Les Deux Orphelines

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Les Deux Orphelines ("The two orphans") is a historical play in five acts by Adolphe d'Ennery (1811-1899)[1] and Eugène Cormon (1811-1903)[2]

Also known as Les Soeurs Gérard (The Gérard Sisters) or even as Motherless in one adapted English version.

The original text

A melodrama set during the French Revolution, it premiered in French on 20 January 1874 at the Théâtre de la Porte Saint-Martin in Paris. Published in Paris by Tresse and Eugène Fasquelle, Éditeurs, 11, rue de Grenelle, 11, 1875.

Translations and adaptations

Translated into English as The Two Orphans by J. Oxenford (John Oxenford, 1812-1877[3]) was first produced at the Royal Olympic Theatre, London, (under Mr. Henry Neville's management) September 14, 1874 and published by Samuel French in the 1870s. It is styled "a drama, in eight tableaux, divided into six acts". This is probably the version used in South Africa by Disney Roebuck and The Wheelers.

Another English version, also translated as The Two Orphans, by N. Hart Jackson opened in the United States at A.M. Palmer's Union Square Theatre on December 21, 1874 and became a popular melodrama in the USA.

In some sources it is suggested that the play may have also have been adapted under the title Motherless (circa 1910-15), by an unnamed author. However this is more likely to have been a stage adaptation of the novel by that name by Fanny Eden (Fanny Eadon Horner, 1849–1945) - perhaps better known by its Dutch and Afrikaans translation as Moederloos.

The play was also turned into many other works, including an 1877 novel written by the same authors, an 1878 Portuguese opera and was performed the Moscow Art Theatre in 1927 by Konstantin Stanislavski[4] as The Gérard Sisters (Les Soeurs Gérard). The play/novel was filmed at least four times during the silent film era, including a version by Georges Monca for Pathé (1909, released in the USA with the title, Motherless in 1910) and Orphans of the Storm by D.W. Griffith (1921).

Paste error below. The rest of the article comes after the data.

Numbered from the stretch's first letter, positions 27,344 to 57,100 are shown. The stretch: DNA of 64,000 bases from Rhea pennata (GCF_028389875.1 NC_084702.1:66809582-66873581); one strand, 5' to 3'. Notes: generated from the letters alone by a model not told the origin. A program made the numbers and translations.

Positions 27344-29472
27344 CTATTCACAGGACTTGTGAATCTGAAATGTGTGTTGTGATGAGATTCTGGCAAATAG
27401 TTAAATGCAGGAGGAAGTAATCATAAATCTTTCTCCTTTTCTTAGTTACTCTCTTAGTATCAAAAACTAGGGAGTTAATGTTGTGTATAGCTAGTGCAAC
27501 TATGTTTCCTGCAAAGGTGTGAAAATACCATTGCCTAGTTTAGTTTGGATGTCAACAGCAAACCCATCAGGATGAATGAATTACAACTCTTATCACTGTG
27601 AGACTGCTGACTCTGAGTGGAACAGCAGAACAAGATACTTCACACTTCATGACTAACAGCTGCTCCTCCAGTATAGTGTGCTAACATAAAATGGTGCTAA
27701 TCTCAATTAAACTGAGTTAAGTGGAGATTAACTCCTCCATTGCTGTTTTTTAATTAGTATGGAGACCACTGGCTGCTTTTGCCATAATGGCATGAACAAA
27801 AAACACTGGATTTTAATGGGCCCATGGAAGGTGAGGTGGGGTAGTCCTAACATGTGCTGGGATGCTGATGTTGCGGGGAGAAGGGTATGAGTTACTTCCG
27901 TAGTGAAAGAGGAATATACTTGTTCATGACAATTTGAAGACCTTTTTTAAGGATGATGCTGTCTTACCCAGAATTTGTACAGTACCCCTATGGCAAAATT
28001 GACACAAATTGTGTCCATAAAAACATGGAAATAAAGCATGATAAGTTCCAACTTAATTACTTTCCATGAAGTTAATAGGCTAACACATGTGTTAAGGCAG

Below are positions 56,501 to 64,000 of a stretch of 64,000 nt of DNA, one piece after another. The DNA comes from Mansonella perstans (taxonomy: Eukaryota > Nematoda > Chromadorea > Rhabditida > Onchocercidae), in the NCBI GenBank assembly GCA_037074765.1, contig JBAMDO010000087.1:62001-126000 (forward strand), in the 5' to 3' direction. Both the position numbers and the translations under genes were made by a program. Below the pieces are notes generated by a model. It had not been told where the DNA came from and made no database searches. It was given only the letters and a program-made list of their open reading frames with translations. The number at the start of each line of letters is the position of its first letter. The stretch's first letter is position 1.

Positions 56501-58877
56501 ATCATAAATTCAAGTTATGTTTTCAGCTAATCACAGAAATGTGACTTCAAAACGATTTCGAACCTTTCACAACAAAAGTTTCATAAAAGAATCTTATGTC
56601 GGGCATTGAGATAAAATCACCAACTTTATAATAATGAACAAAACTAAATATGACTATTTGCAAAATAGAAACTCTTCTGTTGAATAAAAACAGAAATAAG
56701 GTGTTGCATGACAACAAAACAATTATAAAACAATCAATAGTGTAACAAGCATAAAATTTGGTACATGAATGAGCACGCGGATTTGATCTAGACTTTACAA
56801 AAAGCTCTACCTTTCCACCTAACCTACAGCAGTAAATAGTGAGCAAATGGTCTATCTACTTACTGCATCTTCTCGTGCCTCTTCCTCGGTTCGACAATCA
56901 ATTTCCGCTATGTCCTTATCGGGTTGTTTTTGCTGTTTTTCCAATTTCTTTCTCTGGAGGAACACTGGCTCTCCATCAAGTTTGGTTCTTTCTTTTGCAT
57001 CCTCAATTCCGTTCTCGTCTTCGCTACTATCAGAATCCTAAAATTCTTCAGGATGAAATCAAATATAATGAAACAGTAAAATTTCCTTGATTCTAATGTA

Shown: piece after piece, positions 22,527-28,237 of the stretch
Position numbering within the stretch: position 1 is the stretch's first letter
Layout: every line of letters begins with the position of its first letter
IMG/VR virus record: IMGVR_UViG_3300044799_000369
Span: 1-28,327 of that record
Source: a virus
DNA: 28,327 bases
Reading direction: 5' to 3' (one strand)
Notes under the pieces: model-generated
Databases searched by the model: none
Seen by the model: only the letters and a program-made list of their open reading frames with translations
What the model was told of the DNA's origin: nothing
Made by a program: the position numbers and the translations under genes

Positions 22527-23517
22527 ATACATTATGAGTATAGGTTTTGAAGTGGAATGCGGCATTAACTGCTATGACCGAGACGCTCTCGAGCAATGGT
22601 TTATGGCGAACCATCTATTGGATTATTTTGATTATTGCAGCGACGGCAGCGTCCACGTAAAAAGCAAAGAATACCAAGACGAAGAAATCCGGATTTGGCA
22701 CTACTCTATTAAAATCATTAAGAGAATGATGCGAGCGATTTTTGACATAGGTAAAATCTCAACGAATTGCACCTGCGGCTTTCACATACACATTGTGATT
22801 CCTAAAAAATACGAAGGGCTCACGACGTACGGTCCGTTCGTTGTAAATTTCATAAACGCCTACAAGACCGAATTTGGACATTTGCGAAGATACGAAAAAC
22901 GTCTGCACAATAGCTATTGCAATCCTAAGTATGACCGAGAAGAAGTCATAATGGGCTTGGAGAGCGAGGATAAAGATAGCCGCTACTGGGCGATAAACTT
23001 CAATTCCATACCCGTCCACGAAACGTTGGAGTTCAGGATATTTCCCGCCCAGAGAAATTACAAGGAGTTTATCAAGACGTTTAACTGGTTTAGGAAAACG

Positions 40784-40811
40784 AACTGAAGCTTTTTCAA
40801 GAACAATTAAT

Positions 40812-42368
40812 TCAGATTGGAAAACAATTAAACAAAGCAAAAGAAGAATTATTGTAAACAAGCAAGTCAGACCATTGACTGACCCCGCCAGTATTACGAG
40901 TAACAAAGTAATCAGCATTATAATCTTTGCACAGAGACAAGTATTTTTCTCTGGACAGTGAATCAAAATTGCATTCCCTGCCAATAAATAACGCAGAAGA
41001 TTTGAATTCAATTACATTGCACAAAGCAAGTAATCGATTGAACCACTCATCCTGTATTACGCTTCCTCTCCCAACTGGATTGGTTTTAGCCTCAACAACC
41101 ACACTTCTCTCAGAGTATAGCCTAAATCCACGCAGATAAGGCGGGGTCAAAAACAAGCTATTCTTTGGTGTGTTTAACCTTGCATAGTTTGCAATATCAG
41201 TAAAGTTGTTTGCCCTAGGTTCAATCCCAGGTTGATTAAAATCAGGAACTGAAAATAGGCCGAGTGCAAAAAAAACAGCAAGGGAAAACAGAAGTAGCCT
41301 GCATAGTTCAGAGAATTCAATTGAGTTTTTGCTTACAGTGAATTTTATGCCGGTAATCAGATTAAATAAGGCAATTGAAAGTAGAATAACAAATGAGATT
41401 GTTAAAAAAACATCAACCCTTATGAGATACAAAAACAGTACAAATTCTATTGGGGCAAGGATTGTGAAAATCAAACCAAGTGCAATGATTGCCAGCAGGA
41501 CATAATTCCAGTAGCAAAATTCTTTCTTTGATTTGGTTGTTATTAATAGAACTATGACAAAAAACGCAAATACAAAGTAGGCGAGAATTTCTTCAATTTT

Performance history in South Africa

1876: Performed as The Two Orphans (the six-act Oxenford version) in the Athenaeum Hall, Cape Town, by Disney Roebuck and company on 6, 7 and 9 November, as a farewell benefit for Hilda Temple.

December 4, 1876: Presented by Disney Roebuck's United Service Dramatic Company at the Theatre Royal in Port Elizabeth. Starring Miss Balfe as Louise, Hilda Temple as Henrietta, Mr Yates as Jacques, Mr William Elton as Pierre, who Henry J Vickers, theatre critic for the Eastern Province Herald, wrote a review which was published in the paper on December 5, 1876: "tried hard to do justice to the part, but only succeeded in mixing up Danny Mann and Uriah Heep into a somewhat ludicrous compound very different from what the authors must have intended the cripple to be, and a nasty habit of repeating himself is to be deprecated." (Vickers sued Elton. See William Elton for details of the case). Also starring Miss Georgina Robertson as the Countess, Miss Maggie Duggan as Madam Frochard, Mr Robertson as Armand de Vaudray, Mr W H Thorn as Count de Liniere, Mr Clive Hersee as Lefleur and Miss Fanny Lewis as Marianne.

1878: Performed as The Two Orphans (the six-act Oxenford version) in the Theatre Royal, Cape Town, by Disney Roebuck and company on 20, 23 and 31 May, and again on 20 June (this last performance accompanied by a performance by the local dance troupe "The Grotesques").

1884: Performed in English as Two Orphans in the Theatre Royal, Cape Town, under the management of Henry Harper, as part of a series of plays put on by a company led by H.C. Sidney.

1887: The play was performed in English as Two Orphans and formed part of the repertoire of the Wheeler Theatre Company when they played in the Theatre Royal, Cape Town during April and May. Probably directed by Sutton Vane.

1914: A play called Motherless was performed at the Palladium Theatre in Johannesburg by the London Repertoire Co., with a cast including Hilda Attenboro. Though it is likely that this was a new English version of Les Deux Orphelines, it may also have been a version of Heinrich von Kleist's Der Findling (The Foundling or Motherless Waif in English).


Eastern Province Herald, Tuesday, December 7, 1876.






D.C. Boonzaier. 1923. "My playgoing days – 30 years in the history of the Cape Town stage", in SA Review, 9 March and 24 August 1923. (Reprinted in Bosman 1980: pp. 374-439.)

F.C.L. Bosman. 1980. Drama en Toneel in Suid-Afrika, Deel II, 1856-1912. Pretoria: J.L. van Schaik: pp. 343, 347, 368-9, 378, 384

New Zealand Herald, 16 October 1915

NZ Truth, 7 October 1916

Rand Daily Mail, 10 June 1919



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